"The things that all great shows have are great characters and great stories," she said. "Even in the pitch phase, what really attracts us in the (PBS Kids) programming department to a show is hearing a great idea, really falling in love with the characters and wanting to know more about what happens to them. It works the same way for us as it does for viewers."
According to Simensky, a PBS Kids show typically requires three years of development before it ever sees the light of day — about a year of which goes toward developing cross-platform interactive and educational elements to complement the show. In fact, the development phase process can actually stretch as long as five years, which was the case with "Wild Kratts," a show that teaches kids about wild animals through a unique combination of animation and live action.
Simensky views her job as more gatekeeper than micromanager. She identifies quality content early on and nurtures it through to maturity. By the time a show is actually on your television, though, ideally the production process will have evolved to a point where PBS maintains an oversight role but generally defers to its content partners — people like Dr. Scott D. Sampson.
As a world-class paleontologist, university professor and research curator at the Utah Museum of Natural History on the University of Utah campus, Sampson never intended to work extensively in TV. Even when the Jim Henson Company called to float the idea for a show called "Dinosaur Train," Sampson was dubious.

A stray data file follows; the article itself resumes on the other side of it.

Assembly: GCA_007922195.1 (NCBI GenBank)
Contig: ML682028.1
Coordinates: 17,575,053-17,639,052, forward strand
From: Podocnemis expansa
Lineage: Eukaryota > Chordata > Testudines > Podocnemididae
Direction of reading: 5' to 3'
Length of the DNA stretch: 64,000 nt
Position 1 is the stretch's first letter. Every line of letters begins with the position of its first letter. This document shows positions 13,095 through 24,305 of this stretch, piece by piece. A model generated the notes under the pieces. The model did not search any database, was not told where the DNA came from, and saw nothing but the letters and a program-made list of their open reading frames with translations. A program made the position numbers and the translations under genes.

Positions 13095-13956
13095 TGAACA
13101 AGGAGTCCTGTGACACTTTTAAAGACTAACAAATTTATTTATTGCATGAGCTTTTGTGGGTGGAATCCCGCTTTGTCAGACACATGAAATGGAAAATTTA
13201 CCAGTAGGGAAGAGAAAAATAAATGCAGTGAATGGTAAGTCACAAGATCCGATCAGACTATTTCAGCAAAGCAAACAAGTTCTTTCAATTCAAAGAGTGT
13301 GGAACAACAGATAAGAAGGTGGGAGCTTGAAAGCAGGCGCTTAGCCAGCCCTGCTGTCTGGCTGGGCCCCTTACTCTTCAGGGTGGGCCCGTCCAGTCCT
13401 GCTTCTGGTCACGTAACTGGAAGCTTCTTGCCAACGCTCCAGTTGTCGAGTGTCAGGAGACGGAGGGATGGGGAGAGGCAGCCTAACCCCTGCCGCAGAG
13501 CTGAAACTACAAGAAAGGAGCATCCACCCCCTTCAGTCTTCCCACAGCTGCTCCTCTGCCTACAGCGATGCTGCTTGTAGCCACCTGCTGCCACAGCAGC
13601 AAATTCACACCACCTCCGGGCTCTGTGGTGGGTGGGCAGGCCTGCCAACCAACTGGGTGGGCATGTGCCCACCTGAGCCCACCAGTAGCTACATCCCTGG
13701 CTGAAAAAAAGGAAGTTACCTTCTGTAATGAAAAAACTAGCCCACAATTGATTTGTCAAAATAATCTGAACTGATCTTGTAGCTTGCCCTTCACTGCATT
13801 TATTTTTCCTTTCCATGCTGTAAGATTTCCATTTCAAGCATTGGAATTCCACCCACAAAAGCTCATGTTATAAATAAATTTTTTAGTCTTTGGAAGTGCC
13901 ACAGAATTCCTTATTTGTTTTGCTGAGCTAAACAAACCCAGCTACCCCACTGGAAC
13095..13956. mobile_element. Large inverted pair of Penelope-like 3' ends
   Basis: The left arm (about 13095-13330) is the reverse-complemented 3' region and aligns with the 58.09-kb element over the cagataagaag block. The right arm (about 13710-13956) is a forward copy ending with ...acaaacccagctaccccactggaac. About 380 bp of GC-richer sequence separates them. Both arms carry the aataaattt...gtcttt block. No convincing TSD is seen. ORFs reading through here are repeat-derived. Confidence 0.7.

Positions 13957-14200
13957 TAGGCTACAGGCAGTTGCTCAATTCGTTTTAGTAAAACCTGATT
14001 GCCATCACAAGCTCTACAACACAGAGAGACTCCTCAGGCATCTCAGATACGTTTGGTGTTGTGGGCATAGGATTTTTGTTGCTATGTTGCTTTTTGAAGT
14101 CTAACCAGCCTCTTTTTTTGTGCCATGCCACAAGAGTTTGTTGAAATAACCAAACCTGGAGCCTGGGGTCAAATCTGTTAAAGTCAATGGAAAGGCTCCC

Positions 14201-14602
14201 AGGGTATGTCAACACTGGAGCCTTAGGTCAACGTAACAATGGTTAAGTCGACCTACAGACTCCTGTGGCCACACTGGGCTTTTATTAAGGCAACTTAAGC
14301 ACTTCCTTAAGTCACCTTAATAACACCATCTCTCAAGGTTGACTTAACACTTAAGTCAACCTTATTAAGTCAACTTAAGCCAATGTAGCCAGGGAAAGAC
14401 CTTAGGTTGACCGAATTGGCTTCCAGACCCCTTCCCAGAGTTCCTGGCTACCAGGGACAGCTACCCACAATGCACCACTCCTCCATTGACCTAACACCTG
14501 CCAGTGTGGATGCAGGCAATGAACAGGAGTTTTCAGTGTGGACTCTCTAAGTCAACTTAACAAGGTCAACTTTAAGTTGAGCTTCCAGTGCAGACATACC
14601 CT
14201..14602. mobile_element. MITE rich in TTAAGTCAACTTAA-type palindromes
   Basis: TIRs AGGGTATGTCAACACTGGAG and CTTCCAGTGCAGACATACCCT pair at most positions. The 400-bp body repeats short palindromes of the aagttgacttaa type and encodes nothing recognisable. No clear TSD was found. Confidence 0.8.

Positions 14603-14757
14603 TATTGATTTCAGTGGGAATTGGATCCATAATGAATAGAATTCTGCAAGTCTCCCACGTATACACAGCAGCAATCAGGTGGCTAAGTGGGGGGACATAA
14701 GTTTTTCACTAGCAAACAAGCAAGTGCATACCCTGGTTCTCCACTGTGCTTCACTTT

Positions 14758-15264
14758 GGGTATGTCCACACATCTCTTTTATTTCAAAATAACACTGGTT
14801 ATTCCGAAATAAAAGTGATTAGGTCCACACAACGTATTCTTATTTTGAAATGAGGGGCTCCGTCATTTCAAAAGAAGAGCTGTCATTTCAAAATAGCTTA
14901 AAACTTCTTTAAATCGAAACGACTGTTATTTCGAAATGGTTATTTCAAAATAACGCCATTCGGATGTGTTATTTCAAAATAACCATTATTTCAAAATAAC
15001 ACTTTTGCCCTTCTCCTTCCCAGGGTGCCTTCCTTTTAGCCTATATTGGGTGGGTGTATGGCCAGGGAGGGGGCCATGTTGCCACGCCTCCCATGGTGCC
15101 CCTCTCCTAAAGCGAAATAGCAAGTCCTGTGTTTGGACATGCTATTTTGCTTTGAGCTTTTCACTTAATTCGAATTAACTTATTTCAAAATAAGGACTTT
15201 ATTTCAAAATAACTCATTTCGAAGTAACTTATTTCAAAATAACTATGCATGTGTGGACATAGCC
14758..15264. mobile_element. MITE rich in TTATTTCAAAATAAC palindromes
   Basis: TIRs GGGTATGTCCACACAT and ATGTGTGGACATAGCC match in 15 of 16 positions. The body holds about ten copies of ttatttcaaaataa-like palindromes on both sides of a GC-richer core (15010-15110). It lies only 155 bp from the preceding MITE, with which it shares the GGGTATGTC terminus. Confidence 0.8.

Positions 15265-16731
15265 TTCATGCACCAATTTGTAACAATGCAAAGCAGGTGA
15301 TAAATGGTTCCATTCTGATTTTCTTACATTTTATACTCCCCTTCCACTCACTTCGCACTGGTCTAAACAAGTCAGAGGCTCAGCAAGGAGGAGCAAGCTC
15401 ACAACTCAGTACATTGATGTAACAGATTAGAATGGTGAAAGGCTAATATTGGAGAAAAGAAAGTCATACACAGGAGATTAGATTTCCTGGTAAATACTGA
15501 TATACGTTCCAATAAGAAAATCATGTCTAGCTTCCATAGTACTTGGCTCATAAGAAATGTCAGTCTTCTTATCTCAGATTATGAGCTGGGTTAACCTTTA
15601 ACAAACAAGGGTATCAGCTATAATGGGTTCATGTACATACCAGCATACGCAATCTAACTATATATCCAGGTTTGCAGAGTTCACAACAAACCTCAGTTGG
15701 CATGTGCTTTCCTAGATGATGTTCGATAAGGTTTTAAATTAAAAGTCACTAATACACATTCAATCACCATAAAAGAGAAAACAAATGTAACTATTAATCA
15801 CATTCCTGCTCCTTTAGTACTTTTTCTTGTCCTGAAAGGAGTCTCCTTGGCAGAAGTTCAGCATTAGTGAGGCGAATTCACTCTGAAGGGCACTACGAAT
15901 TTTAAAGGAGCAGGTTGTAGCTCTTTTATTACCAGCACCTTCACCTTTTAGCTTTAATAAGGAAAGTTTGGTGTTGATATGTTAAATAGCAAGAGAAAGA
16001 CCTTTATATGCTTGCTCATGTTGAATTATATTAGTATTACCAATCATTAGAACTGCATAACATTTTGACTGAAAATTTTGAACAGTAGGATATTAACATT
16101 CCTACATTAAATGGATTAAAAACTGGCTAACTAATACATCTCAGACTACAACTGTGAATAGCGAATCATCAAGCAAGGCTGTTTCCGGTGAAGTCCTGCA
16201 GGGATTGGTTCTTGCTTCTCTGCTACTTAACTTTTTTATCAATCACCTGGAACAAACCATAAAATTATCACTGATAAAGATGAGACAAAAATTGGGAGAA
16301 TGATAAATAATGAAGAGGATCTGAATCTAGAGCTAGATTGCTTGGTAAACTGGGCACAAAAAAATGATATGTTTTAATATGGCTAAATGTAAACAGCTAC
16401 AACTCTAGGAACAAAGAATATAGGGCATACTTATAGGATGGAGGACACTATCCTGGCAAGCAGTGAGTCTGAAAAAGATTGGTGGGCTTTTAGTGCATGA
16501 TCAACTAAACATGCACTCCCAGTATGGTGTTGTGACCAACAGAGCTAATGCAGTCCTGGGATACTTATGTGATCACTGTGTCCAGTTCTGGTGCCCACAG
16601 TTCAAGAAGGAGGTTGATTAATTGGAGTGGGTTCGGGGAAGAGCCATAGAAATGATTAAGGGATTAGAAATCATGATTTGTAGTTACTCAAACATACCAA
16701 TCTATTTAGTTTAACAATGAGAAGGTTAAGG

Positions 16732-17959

"My initial reaction when I heard about a show called 'Dinosaur Train' was that it was an unmitigated disaster," he recalls. "Mixing dinosaurs and trains seemed like a really bad idea when scientists are always trying to demonstrate that humans and dinosaurs didn't live at the same time. Putting dinosaurs on a train seemed odd."
But Sampson eventually acquiesced to the proposal after learning the intent wasn't to put humans and dinosaurs together — it was just to create a make-believe world where dinosaurs ride on trains.
"In some ways," he said, "I now think it's brilliant because you're taking two things kids love and sticking them together, kind of like chocolate and peanut butter. It works well."
Today, Sampson not only appears as "Dr. Scott" in a live-action segment at the end of every episode, but he's also a driving force behind the show's content as a consultant who ensures attention to detail and factual accuracy in the animated segments.